On October 4th, 1957, the world changed forever with the launch of Sputnik 1. One of the common questions that astronomers get asked is whether we can still see it or not. The answer surprises most people: not only can’t we see it, but it crashed back to Earth just 3 months after launch, before the United States even launched its first successful satellite: Explorer 1. Moreover, the reason this happened wasn’t due to any technical flaw or malfunction, but due to the simple physical fact that Earth’s atmosphere doesn’t end where we erroneously and arbitrarily define the “edge of space” to be. Instead, atmospheric drag affects all satellites in low-Earth orbit, and will eventually take down everything from the International Space Station to the Hubble Space Telescope.
Come find out how this works, and learn why over 95% of everything we’ve ever put in space is doomed to come back to Earth by the century’s end.
Winners And Losers In NASA’s Budget For 2018 And Beyond
“Loser: Long-term stability. As big of a fight as it was to get this bill passed and the crippling proposed cuts by the President overturned, it expires on September 30th of this year. All of these battles will likely need to be fought again in the very short term; WFIRST, James Webb, the Office of Education, and NASA’s Earth Science will quite possibly see additional attempts to curtail, cut, or eliminate them entirely. In past administrations, it was rare to see an already funded-and-agreed-upon mission cancelled. If this year is any indication of what’s to come, there will likely be additional battles required to ensure that many of these missions are seen through to fruition.”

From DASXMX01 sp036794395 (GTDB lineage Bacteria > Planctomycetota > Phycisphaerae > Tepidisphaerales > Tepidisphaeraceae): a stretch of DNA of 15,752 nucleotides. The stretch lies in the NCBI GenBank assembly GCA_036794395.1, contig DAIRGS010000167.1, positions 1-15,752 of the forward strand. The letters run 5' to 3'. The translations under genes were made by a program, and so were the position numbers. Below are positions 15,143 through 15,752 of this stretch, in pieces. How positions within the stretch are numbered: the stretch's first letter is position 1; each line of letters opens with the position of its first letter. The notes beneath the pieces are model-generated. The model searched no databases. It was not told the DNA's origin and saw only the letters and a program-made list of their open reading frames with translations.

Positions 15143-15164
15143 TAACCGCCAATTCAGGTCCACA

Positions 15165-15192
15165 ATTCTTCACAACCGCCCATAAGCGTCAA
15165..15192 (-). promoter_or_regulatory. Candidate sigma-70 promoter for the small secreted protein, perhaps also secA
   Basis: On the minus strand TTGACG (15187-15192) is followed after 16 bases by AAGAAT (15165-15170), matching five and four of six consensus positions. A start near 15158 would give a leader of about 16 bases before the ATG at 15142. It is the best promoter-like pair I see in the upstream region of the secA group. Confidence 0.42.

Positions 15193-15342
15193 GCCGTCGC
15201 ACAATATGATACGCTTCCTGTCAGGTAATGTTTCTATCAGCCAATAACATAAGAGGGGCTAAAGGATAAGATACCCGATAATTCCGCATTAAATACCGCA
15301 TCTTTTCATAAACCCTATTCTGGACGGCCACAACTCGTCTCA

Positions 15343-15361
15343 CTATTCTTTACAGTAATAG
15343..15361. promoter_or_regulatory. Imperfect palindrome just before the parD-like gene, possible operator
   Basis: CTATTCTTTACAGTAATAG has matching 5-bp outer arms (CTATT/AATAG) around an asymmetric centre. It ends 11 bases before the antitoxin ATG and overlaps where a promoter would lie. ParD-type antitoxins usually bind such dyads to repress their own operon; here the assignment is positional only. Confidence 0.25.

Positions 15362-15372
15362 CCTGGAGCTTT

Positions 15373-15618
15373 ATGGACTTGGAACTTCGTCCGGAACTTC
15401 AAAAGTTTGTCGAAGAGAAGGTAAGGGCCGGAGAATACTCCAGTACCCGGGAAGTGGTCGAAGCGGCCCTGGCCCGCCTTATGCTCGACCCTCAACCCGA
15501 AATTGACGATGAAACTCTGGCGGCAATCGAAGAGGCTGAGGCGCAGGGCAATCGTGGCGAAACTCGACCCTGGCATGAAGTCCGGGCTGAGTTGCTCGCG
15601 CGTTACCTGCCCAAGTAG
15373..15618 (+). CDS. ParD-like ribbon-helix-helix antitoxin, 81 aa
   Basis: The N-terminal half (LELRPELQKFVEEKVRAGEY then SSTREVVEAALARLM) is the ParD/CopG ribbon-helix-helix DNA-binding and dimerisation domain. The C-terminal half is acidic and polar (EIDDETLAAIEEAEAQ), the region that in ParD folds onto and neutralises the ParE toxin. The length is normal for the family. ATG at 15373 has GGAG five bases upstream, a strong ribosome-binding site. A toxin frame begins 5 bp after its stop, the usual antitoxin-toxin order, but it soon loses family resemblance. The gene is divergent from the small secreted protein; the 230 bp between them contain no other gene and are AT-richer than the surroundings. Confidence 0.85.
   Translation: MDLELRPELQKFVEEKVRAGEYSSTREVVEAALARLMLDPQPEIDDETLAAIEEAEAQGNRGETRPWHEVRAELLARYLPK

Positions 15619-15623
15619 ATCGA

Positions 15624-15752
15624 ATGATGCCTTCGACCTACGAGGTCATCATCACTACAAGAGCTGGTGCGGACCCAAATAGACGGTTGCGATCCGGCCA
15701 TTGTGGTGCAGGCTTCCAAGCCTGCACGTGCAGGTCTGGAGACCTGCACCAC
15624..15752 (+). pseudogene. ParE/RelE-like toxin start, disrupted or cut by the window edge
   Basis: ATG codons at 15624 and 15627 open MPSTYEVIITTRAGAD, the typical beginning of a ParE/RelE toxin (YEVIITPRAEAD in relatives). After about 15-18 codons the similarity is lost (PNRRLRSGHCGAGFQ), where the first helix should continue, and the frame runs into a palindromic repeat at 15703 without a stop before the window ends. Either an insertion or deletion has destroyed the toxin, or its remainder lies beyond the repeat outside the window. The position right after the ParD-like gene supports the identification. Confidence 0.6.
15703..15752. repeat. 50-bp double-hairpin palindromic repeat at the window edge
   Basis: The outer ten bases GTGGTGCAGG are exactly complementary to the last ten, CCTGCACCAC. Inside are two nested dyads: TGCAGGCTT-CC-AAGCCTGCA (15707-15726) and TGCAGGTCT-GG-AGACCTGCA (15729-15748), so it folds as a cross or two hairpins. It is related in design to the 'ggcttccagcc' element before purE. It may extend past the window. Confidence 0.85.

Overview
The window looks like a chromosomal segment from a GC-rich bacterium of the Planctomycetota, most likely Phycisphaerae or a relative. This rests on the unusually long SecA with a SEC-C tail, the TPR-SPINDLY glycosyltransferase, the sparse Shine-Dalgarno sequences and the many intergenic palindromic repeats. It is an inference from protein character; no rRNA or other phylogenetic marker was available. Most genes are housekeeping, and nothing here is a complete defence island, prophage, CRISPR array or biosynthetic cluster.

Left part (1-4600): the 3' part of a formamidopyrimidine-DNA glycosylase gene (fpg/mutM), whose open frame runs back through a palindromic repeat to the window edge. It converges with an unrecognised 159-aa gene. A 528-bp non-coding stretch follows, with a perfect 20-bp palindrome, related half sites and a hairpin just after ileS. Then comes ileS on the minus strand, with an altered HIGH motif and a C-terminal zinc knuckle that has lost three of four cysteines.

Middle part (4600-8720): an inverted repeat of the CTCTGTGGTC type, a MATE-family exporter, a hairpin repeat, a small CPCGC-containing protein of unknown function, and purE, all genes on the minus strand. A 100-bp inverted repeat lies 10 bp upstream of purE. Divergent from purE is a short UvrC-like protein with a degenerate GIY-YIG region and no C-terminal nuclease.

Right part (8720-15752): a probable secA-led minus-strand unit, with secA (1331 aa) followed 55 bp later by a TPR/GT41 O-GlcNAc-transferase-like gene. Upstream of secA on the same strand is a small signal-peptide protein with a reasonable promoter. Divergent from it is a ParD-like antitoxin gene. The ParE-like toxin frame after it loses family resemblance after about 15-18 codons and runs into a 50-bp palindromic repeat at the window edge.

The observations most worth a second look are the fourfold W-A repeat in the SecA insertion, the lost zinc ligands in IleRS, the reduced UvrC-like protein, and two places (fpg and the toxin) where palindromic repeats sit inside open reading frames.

Last week, both houses of Congress put forth the Consolidated Appropriations Act of 2018, where after threatening a veto, it was signed into law by President Trump on Friday. On the surface, it looks like a tremendous victory for science across-the-board, as many programs that were threatened to be cut or cancelled had their funding restored. However, it’s extremely important to remember that despite all the efforts that went into overturning the President’s proposed cuts, this victory only extends for 6 month; on September 30th, this $1.3T budget expires. At that point, all of these hard-won victories for science, education, and the American people may need to be battles that are fought all over again. In addition, there are some dangerous new precedents that are set here, including the warmongering “America First National Space Strategy.”
Be pleased with the victories that have just been won in this latest budget fight, but don’t get complacent. The war for the soul of America is just getting started.
Sorry America, We’re Not Going Back To The Moon